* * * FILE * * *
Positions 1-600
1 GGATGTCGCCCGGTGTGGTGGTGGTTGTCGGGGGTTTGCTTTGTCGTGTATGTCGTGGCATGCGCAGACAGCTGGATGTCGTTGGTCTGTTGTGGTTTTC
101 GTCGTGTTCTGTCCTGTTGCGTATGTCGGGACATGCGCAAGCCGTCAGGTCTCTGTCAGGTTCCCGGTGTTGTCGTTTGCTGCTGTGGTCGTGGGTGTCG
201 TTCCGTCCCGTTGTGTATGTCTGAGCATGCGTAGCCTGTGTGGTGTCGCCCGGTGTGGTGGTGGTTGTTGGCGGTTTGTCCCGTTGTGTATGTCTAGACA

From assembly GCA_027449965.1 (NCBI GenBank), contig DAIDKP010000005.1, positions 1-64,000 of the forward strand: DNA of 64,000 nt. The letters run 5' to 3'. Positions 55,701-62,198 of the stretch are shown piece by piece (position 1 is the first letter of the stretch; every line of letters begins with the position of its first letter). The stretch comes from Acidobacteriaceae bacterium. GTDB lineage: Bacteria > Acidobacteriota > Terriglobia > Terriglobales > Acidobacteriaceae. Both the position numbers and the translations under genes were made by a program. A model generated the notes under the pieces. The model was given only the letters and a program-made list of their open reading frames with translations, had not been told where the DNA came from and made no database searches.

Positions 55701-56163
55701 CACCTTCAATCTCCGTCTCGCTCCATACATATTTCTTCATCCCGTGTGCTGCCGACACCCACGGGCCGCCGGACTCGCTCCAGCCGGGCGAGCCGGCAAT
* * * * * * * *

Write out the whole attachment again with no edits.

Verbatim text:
Positions 1-600
1 GGATGTCGCCCGGTGTGGTGGTGGTTGTCGGGGGTTTGCTTTGTCGTGTATGTCGTGGCATGCGCAGACAGCTGGATGTCGTTGGTCTGTTGTGGTTTTC
101 GTCGTGTTCTGTCCTGTTGCGTATGTCGGGACATGCGCAAGCCGTCAGGTCTCTGTCAGGTTCCCGGTGTTGTCGTTTGCTGCTGTGGTCGTGGGTGTCG
201 TTCCGTCCCGTTGTGTATGTCTGAGCATGCGTAGCCTGTGTGGTGTCGCCCGGTGTGGTGGTGGTTGTTGGCGGTTTGTCCCGTTGTGTATGTCTAGACA

From assembly GCA_027449965.1 (NCBI GenBank), contig DAIDKP010000005.1, positions 1-64,000 of the forward strand: DNA of 64,000 nt. The letters run 5' to 3'. Positions 55,701-62,198 of the stretch are shown piece by piece (position 1 is the first letter of the stretch; every line of letters begins with the position of its first letter). The stretch comes from Acidobacteriaceae bacterium. GTDB lineage: Bacteria > Acidobacteriota > Terriglobia > Terriglobales > Acidobacteriaceae. Both the position numbers and the translations under genes were made by a program. A model generated the notes under the pieces. The model was given only the letters and a program-made list of their open reading frames with translations, had not been told where the DNA came from and made no database searches.

Positions 55701-56163
55701 CACCTTCAATCTCCGTCTCGCTCCATACATATTTCTTCATCCCGTGTGCTGCCGACACCCACGGGCCGCCGGACTCGCTCCAGCCGGGCGAGCCGGCAAT